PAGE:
Microsurgical management of 53 jugular foramen schwannomas: lessons learned incorporated into a modified grading system.

Journal Article (Journal Article)

OBJECT: Due to the proximity and involvement of critical neurovascular structures, the resection of jugular foramen schwannomas can pose a formidable challenge. The authors review their experience in the microsurgical management of jugular foramen schwannomas and propose a modified grading scale to guide surgical management. METHODS: All jugular foramen schwannoma cases treated by the senior author (T.F.) between 1980 and 2004 were retrospectively reviewed. The average age at presentation, surgical approach, tumor characteristics, cranial nerve (CN) deficits, and tumor recurrence rates were assessed. The authors present the following modified grading scale: Type A, intradural tumors; Type B, dumbbell-shaped tumors; and Type C, triple dumbbell tumors with a high cervical extension. RESULTS: The authors treated jugular foramen tumors in 129 patients during the study period. Of these, 53 patients (41%) had jugular foramen schwannomas. The mean patient age was 52 years (range 14-74 years); there were 12 male and 41 female patients. The mean follow-up period was 8.4 years. Patients presented most commonly with deficits of the vagus nerve, followed by vestibular/cochlear nerve and glossopharyngeal nerve deficits. Gross-total resection of the tumor was achieved in 48 patients (90.5%). New postoperative paresis in a previously normal CN was not seen; however, worsening of preoperative CN deficits was frequently noted. The highest incidence occurred with the glossopharyngeal and vagus nerves (30%), with 26% of the deficits being permanent. There were no deaths related to surgery in this series. Three patients (5.7%) experienced tumor recurrence. CONCLUSIONS: The microsurgical resection of jugular foramen schwannomas carries a risk of worsening preoperative CN deficits; however, these are often transient. Based on their experience, the authors have formulated a grading scale that predicts the optimal surgical approach to these lesions. Considerable technical training and microneuroanatomical knowledge of the region is required. The modified grading scale presented facilitates preoperative planning.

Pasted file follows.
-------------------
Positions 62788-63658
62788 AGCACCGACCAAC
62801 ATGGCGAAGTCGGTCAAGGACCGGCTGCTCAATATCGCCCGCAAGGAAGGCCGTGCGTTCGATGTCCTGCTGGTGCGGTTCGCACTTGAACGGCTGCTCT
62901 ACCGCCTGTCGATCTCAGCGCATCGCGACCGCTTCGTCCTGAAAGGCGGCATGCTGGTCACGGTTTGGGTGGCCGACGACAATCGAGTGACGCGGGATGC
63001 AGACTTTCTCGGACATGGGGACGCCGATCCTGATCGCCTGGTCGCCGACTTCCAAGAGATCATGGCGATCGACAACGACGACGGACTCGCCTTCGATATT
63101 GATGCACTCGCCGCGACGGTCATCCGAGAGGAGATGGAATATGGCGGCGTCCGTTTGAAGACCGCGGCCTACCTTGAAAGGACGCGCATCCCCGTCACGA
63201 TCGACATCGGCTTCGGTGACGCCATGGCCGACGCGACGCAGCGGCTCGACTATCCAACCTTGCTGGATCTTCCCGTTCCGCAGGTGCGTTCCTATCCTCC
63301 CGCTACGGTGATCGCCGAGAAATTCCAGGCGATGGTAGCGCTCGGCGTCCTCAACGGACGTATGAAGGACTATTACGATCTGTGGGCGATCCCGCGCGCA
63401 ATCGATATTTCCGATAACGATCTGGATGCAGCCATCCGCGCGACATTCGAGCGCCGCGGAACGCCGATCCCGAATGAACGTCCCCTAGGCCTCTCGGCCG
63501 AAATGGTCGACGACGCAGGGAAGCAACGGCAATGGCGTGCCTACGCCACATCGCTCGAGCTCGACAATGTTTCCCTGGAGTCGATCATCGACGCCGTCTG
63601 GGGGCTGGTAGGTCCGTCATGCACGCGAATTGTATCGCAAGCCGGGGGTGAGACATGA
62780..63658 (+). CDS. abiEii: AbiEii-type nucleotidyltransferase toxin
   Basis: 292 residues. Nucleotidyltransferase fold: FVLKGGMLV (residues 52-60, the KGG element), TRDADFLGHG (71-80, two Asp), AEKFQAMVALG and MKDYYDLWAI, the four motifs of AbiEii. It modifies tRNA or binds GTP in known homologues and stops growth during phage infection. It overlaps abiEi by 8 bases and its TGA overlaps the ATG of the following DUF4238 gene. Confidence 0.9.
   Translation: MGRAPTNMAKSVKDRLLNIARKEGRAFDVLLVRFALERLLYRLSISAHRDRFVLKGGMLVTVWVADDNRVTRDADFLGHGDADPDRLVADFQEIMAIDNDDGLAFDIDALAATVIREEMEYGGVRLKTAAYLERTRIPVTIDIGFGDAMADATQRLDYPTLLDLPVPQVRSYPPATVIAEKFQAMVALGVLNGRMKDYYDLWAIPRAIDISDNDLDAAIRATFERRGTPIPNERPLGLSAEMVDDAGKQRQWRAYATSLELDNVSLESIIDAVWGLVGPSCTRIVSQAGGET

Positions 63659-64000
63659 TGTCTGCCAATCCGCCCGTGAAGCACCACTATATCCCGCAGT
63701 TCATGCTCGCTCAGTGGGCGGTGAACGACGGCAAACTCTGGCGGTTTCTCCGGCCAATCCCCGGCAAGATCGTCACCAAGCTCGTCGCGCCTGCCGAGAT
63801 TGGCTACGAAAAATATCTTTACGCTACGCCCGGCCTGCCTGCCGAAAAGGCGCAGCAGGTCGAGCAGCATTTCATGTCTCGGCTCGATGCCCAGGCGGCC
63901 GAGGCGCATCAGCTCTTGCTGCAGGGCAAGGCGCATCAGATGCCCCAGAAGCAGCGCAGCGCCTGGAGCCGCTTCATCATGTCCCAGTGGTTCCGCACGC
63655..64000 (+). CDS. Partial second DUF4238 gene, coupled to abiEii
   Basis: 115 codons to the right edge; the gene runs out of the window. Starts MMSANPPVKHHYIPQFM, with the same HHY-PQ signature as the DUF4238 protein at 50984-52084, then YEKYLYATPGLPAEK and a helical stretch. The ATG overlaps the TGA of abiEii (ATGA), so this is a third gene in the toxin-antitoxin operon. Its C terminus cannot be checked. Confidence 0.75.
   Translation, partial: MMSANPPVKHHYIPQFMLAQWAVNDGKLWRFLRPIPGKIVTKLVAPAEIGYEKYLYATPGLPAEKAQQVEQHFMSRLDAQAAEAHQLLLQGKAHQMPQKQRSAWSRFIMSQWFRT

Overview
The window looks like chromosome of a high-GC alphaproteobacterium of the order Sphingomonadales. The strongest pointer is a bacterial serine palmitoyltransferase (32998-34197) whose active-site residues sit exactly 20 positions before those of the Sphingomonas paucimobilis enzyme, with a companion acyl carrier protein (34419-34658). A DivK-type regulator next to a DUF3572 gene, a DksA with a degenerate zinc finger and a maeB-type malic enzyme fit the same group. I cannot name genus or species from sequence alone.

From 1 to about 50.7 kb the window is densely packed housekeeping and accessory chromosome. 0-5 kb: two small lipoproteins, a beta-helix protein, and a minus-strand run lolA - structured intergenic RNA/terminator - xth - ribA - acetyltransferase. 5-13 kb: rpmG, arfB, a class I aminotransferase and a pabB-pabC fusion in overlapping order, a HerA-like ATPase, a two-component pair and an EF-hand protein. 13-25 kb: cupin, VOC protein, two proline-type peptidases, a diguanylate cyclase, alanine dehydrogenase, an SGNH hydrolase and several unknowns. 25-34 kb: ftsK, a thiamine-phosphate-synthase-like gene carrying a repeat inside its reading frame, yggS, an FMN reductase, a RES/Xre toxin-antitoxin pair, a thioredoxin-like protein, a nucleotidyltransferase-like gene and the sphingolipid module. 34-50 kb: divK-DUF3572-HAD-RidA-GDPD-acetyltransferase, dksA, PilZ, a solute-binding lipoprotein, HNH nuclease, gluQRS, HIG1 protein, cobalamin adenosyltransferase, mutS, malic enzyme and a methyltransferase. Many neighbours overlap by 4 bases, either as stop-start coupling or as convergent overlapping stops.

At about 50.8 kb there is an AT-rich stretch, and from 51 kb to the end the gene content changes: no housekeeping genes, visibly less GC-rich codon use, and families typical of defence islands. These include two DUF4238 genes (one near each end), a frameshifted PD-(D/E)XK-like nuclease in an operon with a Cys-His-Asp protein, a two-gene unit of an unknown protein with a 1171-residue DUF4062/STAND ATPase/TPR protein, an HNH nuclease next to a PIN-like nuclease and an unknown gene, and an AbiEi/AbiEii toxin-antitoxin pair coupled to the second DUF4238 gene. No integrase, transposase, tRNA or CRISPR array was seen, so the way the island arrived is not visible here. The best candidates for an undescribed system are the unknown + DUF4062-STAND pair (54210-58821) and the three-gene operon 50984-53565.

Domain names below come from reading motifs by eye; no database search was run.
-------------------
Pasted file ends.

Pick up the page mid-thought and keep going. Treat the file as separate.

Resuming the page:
Full Text

Duke Authors

Cited Authors

  • Bulsara, KR; Sameshima, T; Friedman, AH; Fukushima, T

Published Date

  • November 2008

Published In

Volume / Issue

  • 109 / 5

Start / End Page

  • 794 - 803

PubMed ID

  • 18976067

International Standard Serial Number (ISSN)

  • 0022-3085

Digital Object Identifier (DOI)

  • 10.3171/JNS/2008/109/11/0794


  • eng

Conference Location

  • United States